Sustainability is given

The winner of the Crystal Clear Award will receive a special made award that is made by Kajsa Willner. Kajsa grew up on the Swedish west coast in the small community of Vilshärad outside of Halmstad. The nature elements of the coast shaped her close to nature expression as a designer, the forest and the characteristic tree branches standing strong against the salty coastal wind, turning in exciting silhouette over the ocean horizon. Kajsa remembers the changes in the nature during seasons, from the autumn’s rusty red colours to the cerise shades at the summer.

– The shifts of the nature has inspired me as a designer, I want to live close with nature and make as little impact as possible on the environment, Kajsa says.

As a designer Kajsa tries to have sustainability in mind and recycle the material she uses. She also tries to apply as much natural material as possible when designing.

– I see sustainability as something given, as something to always have in mind, not just for a good cause, it is also beautiful.

A natural choice

Kajsa’s commitment to a sustainable design made her a natural candidate to design the first Fagerhult Crystal Clear Award – a price that will be awarding the most innovative and sustainable lighting solution within retail.

Major focus was in creating a symbol for a sustainable solution. It became the snowflake in the Crystal Clear logotype that forms the basis of the design. Kajsa gave life to the flake by extracting it from its shape in different levels of hexagon bars.

Together they rise and form an exciting silhouette, just as a symbol of when you constantly strive to grow you can create sustainability together.

The price was then made in high polish aluminium that is a recyclable material. With the more natural surface treatment, that one get by using cotton and wax, the price will also be easy to recycle in the next step.

– Now I am looking forward to see which innovative solution that will be awarded, Kajsa says.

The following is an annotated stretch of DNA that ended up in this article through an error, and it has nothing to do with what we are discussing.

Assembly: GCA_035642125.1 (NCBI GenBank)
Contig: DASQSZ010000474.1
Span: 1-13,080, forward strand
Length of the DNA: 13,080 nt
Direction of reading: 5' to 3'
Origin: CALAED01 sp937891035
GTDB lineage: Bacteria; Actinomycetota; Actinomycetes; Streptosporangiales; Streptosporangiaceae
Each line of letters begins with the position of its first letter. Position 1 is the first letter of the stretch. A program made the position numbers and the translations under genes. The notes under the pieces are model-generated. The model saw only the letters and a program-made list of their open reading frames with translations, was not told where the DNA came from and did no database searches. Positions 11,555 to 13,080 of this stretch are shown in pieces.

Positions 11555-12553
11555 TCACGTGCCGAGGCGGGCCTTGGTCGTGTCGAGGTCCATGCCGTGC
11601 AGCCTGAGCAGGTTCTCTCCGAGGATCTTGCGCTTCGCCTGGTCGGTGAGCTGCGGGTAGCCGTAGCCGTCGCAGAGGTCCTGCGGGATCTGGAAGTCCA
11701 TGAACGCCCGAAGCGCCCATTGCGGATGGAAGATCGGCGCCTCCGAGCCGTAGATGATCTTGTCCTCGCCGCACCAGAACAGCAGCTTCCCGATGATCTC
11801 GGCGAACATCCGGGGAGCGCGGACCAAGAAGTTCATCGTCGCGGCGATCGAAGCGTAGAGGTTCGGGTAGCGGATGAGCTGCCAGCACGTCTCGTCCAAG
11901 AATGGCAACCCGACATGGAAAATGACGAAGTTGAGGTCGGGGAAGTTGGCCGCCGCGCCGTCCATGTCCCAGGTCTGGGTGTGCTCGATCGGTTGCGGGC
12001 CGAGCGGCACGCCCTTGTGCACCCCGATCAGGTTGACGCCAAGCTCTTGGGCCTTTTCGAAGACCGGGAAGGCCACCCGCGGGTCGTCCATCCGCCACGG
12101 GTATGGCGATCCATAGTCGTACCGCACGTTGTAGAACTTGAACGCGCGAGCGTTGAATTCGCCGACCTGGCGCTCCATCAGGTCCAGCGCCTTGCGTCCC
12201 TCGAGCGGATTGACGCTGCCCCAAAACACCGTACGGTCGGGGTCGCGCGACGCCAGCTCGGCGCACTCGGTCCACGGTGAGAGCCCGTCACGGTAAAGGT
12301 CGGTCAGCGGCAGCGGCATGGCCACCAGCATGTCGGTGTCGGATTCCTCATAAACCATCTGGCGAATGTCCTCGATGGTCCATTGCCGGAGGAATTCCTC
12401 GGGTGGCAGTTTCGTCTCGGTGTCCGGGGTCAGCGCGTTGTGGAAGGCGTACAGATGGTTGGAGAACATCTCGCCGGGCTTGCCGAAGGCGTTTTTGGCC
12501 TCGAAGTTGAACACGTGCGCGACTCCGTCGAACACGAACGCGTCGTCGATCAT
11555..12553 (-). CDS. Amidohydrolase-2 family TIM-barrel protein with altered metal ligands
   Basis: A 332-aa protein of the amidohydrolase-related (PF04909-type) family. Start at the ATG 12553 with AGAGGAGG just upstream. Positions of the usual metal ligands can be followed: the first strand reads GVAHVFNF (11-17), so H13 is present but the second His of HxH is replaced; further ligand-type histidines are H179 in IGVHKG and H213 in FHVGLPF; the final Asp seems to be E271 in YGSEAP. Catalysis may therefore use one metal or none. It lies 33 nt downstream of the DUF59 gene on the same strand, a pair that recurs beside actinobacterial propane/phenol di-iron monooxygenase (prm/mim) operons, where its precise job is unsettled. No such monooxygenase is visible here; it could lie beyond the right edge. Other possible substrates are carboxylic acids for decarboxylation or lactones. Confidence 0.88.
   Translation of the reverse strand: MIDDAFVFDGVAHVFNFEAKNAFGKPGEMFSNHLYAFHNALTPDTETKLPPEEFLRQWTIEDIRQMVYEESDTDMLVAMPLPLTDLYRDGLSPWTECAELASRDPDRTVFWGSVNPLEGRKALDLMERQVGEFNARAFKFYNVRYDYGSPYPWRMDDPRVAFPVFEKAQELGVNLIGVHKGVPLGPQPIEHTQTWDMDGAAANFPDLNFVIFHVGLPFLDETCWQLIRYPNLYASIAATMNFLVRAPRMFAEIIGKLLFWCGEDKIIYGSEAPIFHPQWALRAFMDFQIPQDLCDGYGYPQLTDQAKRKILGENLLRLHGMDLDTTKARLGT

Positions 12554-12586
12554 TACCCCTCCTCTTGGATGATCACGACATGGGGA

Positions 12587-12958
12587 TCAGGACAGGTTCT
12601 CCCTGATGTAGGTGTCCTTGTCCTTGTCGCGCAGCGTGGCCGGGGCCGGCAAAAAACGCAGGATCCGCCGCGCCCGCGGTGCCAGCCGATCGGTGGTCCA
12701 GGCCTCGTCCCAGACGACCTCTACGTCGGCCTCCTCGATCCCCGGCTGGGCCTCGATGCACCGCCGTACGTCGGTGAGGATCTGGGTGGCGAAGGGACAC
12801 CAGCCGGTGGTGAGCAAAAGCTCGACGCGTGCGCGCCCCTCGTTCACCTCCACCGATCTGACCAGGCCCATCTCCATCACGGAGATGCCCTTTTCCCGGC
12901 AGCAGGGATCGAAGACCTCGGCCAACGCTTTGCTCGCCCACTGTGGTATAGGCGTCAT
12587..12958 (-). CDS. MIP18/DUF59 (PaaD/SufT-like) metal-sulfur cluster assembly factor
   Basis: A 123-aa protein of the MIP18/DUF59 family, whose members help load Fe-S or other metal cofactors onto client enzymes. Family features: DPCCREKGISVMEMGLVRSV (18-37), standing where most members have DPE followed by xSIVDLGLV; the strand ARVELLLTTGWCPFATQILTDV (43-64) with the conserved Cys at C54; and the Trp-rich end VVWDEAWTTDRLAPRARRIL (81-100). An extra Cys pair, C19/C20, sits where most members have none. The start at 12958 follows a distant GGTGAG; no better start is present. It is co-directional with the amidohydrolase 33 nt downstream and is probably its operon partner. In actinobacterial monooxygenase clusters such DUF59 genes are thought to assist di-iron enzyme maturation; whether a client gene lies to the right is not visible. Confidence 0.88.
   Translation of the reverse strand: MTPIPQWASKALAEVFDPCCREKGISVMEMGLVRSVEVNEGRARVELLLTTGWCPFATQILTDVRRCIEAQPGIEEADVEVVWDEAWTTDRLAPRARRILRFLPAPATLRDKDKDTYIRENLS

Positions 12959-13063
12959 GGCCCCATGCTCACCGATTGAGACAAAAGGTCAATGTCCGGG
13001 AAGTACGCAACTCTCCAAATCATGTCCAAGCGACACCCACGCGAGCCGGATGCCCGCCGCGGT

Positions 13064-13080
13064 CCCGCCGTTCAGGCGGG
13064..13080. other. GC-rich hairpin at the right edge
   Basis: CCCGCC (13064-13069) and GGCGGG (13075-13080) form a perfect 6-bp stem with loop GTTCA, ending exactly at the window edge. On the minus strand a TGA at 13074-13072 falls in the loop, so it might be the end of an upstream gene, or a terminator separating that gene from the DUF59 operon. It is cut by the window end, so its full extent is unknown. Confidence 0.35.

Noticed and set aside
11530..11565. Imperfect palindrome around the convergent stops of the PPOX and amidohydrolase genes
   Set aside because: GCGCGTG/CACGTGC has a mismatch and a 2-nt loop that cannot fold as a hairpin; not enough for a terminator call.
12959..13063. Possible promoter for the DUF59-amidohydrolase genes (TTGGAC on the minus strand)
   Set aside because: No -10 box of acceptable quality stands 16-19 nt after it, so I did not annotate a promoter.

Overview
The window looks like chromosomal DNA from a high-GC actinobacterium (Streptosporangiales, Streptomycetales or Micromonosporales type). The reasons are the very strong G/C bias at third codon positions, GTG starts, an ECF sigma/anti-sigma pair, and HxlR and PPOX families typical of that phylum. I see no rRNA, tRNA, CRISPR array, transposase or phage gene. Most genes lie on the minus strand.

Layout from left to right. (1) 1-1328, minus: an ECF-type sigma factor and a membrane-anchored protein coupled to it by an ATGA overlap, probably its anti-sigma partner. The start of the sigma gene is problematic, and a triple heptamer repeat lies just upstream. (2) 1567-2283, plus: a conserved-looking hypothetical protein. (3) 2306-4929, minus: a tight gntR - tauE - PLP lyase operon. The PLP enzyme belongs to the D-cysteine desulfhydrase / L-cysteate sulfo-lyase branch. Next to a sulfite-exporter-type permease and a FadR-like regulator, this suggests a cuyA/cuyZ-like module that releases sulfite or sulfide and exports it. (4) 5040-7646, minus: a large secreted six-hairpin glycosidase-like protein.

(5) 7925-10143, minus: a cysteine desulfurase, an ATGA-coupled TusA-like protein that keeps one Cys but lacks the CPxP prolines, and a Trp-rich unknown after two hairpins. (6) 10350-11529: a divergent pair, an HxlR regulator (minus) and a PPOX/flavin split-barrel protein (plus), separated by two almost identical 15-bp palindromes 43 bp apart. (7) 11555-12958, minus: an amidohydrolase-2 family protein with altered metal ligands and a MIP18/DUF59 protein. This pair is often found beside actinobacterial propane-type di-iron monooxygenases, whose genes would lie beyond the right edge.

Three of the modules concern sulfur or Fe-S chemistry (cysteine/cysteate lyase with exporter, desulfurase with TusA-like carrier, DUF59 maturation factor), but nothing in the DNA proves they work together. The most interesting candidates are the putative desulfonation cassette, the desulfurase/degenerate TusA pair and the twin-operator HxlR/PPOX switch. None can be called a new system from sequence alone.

To recycle

Kajsa is fond of experimenting freely with different material and she appreciates when the design reconnects with nature. 

– There is something liberating to use material that already has been used.

At the moment Kajsa work a lot with plaster. She likes the meeting between different materials. Her favourites are often shown in her designs, light wood in birch and ash tree.

– Even when I work with plaster I try to see which plaster that is the most sustainable and which make as small footprint as possible, to choose the best for the environment that is offered.

We have a responsibility to do the best we can considering all the environmental reports on where the environment is heading.

Sustainability is about design

– Sustainability is much about design, to create something that last and not just throwaway. With an attractive and tempting design you can increase the interest for sustainable high quality products that may cost a bit more. A larger investment could be necessary to achieve something sustainable, Kajsa says.

She believes it is important to talk about these subjects; a long-term investment can create a sustainable consumption.

– Since I have my own production, I can see the whole chain, so the customer can see where it all came from, Kajsa concludes.